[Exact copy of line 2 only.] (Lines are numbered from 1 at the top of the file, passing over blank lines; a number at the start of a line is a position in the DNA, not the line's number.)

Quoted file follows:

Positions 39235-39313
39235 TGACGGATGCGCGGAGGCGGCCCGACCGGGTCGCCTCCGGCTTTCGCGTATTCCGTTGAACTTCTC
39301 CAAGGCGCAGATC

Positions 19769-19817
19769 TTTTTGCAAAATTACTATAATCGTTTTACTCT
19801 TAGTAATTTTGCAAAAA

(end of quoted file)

39235 TGACGGATGCGCGGAGGCGGCCCGACCGGGTCGCCTCCGGCTTTCGCGTATTCCGTTGAACTTCTC